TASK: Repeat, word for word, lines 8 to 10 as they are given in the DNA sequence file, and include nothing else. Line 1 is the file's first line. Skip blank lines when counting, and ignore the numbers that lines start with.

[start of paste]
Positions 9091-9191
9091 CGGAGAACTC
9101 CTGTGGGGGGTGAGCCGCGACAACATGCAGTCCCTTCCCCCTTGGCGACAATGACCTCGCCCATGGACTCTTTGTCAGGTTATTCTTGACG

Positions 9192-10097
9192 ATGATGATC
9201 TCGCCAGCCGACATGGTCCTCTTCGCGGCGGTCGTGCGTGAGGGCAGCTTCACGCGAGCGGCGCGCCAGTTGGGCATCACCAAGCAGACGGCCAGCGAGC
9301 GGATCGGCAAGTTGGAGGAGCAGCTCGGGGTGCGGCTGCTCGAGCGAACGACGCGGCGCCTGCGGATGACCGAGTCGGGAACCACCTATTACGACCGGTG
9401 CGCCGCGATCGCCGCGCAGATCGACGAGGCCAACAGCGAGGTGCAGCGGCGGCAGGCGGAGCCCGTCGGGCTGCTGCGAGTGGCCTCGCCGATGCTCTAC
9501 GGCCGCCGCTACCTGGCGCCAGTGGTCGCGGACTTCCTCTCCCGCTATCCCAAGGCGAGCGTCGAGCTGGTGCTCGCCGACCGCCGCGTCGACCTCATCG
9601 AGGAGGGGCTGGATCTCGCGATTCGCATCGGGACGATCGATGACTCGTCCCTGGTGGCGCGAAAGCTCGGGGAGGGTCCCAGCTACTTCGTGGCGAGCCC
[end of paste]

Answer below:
9401 CGCCGCGATCGCCGCGCAGATCGACGAGGCCAACAGCGAGGTGCAGCGGCGGCAGGCGGAGCCCGTCGGGCTGCTGCGAGTGGCCTCGCCGATGCTCTAC
9501 GGCCGCCGCTACCTGGCGCCAGTGGTCGCGGACTTCCTCTCCCGCTATCCCAAGGCGAGCGTCGAGCTGGTGCTCGCCGACCGCCGCGTCGACCTCATCG
9601 AGGAGGGGCTGGATCTCGCGATTCGCATCGGGACGATCGATGACTCGTCCCTGGTGGCGCGAAAGCTCGGGGAGGGTCCCAGCTACTTCGTGGCGAGCCC